Why is the construction of the real numbers important?

There are a lot of books, specially in Real Analysis and set theory, which define the real numbers by Cauchy sequences or Dedekind cuts. So my question is why don't we simply define the Real numbers as a complete ordered field?

What's the importance of studying the construction of the Real numbers? Is it just for historical reasons?

• Why does there exist a complete ordered field? – LASV Apr 1 '15 at 18:07
• When you set down a system of axioms for a theory, it is good to know that there is a model for that theory, in other words a set with the proper relations that satisfies those axioms. By rigorously constructing the reals we show that there is a complete ordered field, at the same time convincing ourselves that the real numbers have a valid basis. – Joe Johnson 126 Apr 1 '15 at 18:12
• “The method of postulating what we want has many advantages; they are the same as the advantages of theft over honest toil.” -Bertrand Russell, Introduction to Mathematical Philosophy – Achilles Apr 1 '15 at 18:31
• While we're at it, why don't we simply define the Natural Numbers as a structure satisfying Peano's Axioms, Fermat's Last Theorem, and Goldbach's Conjecture? Think of all the work that could have been saved. – WillO Apr 2 '15 at 13:03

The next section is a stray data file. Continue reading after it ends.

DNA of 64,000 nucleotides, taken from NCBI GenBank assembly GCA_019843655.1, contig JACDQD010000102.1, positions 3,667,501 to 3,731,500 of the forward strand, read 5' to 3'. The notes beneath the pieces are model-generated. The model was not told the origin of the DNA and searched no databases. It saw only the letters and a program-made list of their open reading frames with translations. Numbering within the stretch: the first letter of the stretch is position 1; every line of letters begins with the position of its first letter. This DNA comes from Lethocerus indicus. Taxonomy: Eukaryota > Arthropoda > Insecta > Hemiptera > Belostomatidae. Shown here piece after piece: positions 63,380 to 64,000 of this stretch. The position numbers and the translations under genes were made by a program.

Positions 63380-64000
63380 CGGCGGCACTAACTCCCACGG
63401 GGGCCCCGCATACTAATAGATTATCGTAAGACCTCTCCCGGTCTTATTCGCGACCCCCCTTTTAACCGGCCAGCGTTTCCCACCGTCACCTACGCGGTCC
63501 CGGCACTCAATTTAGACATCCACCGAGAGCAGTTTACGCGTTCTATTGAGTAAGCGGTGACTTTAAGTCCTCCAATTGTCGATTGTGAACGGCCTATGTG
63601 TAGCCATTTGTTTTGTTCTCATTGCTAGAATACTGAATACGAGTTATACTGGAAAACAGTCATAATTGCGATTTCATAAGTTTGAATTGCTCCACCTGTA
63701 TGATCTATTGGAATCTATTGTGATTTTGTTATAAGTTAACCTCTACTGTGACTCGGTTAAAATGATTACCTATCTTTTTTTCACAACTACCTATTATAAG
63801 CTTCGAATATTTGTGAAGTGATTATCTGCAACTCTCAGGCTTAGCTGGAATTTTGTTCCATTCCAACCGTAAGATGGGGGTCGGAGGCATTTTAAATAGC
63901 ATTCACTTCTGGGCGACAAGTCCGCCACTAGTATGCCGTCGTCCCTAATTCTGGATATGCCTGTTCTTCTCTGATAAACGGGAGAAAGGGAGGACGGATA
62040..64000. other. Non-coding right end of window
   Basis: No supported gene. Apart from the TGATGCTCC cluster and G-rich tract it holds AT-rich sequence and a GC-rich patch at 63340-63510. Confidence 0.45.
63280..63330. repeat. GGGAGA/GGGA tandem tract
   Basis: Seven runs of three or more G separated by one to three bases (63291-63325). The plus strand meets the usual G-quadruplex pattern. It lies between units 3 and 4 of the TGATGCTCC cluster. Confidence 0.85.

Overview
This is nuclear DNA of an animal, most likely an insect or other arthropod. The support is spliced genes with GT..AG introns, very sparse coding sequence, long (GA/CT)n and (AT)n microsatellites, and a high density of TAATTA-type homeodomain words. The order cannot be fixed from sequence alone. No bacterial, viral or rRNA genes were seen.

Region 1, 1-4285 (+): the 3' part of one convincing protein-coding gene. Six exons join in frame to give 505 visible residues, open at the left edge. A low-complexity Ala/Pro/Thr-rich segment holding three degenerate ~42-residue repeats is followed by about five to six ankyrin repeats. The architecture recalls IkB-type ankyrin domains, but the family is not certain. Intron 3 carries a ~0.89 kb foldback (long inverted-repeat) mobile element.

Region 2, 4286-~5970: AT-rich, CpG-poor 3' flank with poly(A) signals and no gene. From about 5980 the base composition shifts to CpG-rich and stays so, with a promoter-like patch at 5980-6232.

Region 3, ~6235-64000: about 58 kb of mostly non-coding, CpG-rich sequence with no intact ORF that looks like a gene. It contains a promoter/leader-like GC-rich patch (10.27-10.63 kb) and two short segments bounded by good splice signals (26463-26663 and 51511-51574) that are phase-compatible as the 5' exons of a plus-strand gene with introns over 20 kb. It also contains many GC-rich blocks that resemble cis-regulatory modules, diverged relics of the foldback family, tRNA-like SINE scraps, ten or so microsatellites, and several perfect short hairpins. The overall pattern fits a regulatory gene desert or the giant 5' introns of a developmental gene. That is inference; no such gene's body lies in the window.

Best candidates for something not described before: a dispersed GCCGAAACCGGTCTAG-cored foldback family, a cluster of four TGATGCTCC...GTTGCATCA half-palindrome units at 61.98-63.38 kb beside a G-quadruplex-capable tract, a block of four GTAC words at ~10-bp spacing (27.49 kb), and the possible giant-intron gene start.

• Consider a course that starts with "Let $F$ be any complete ordered field ..."; then shows a large amount of properties of such fields; then shows that any two such fields are isomorphic; then shows that the only field constructed so far ($\mathbb Q$) is not an example; then shows that one can construct an example a la Cauchy or Dedekind. I think such a course might be quite amusing, both for the "surprise" at the end and for the fun fact that no "dirty" Cauchy sequences or Dedekind cuts were needed for the first part. – Hagen von Eitzen Apr 2 '15 at 19:07

First of all, mathematics is based on intuition and on concrete (imaginary, but concrete) objects, often inspired by reality. Let's stop the formalities for a moment and speak freely: we don't think of $3/4+1/2$ as an operation involving equivalence classes of ordered pairs of Von Neumann integers, we think of it as pouring $3/4$ liters of water and $1/2$ liters of water into a bowl.

With that said, if you're going to be doing reasoning on the basis of intuitive objects like fractions and integers, you need somewhere to start. I'm not even really talking about axioms, I just mean that you need to accept that certain things are reasonable enough to just accept that you understand how they work without having to analyze any further. I accept whole numbers as a basic object of mathematics, I don't need to ask what a whole number is or what it means to add whole numbers. I suppose all I'm saying is that in mathematics, we need undefined objects.

Now, I'm sure you're willing to accept integers, integer addition and whatnot as undefined objects. Probably you accept rational numbers as well - you know what I mean when I talk about "chopping $3$ things into $4$ equal pieces", and what it would mean to "add" two such quantities.